Wednesday, February 18, 2015

2 18 15 morning call

Yesterday was a fairly small day. In the early morning there were some shoulder to head high ones, but then it got smaller throughout the day. Still clearly enough to rip for this guy. Photo Jimmie Hepp.

This morning it should be even smaller (longboard is in the car), with a small increase in the late afternoon.
Buoys: no readers' feedbacks about graphs vs numbers, I like the graphs a lot better (they tell you the trend AND the number, but you have to click on the photo to read them).
The arrow shows the slight increase on the NW buoy. I also underlined a couple of 18s and 14s very west readings on the Waimea buoy. No idea of how much of that we'll get, but I feel confident enough to say that at sunset it should be bigger than at dawn. Shouldn't take much really.
I just wonna add the Lanai buoy readings and point out a tiny but long period south swell:
 1.5ft @ 8s from 196° (SSW)           
1.5ft @ 11s from 236° (WSW)
0.7ft @ 18s from 201° (SSW)

I believe none of the above mentioned readings (waimea and lanai) would be visible on the NOAA page. I don't even feel like double checking.. I've done that enough times to know that the surfline way of analyzing the energy spectrum and separating the different components is much better than just one reading that sums up all the energies (that'll be the black line on the graph).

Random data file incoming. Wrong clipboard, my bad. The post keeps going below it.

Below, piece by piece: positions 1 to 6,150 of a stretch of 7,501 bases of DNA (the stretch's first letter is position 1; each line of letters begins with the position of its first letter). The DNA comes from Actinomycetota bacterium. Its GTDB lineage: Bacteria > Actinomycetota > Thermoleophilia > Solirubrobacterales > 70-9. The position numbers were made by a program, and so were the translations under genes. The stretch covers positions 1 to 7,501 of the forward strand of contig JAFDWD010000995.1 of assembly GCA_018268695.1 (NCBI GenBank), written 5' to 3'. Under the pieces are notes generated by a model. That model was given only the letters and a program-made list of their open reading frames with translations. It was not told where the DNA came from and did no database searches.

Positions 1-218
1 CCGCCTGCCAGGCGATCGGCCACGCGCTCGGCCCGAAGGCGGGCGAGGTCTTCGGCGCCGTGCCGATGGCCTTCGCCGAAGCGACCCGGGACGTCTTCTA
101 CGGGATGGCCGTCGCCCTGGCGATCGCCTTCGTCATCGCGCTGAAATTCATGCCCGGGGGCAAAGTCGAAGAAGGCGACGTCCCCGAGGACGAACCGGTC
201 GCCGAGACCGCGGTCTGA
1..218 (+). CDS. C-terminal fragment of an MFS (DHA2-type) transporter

The weather map shows a high pressure ridge sitting right on top of Kauai and a couple of westerly lows.

Here's how they look in this graphical representation.

Now that usually means no wind (and it will be so in the morning), but the MC 2km 3pm map shows the possibility of sideoff sailing conditions (only at Hookipa though).


 The HRW model on Windguru, so it might be worth to practice your personal wind voodoo if you're a desperate windsurfer. My suggestion is to make waxing a surfboard one them.


Have fun in the sun everyone!

PS. All the sources for this post are permanently linked in the links section on the right of this blog.


DroneAbove said...

I like the graphs but I don't click on them often. I need to start looking at them regularly so I can understand them better. Thanks for the great blog, it's really helping learn how to get a read on conditions.

Geoff B said...

I do click on the graphs, and your comments help a lot to decipher them, and it's nice to have them right in your discussion, so I vote leave them in!

Anonymous said...

I click on the graphs when there's big swell in the post, otherwise I don't. It does add credibility to your forecasts & it's nice to be able to check them out.

Mahalo GP!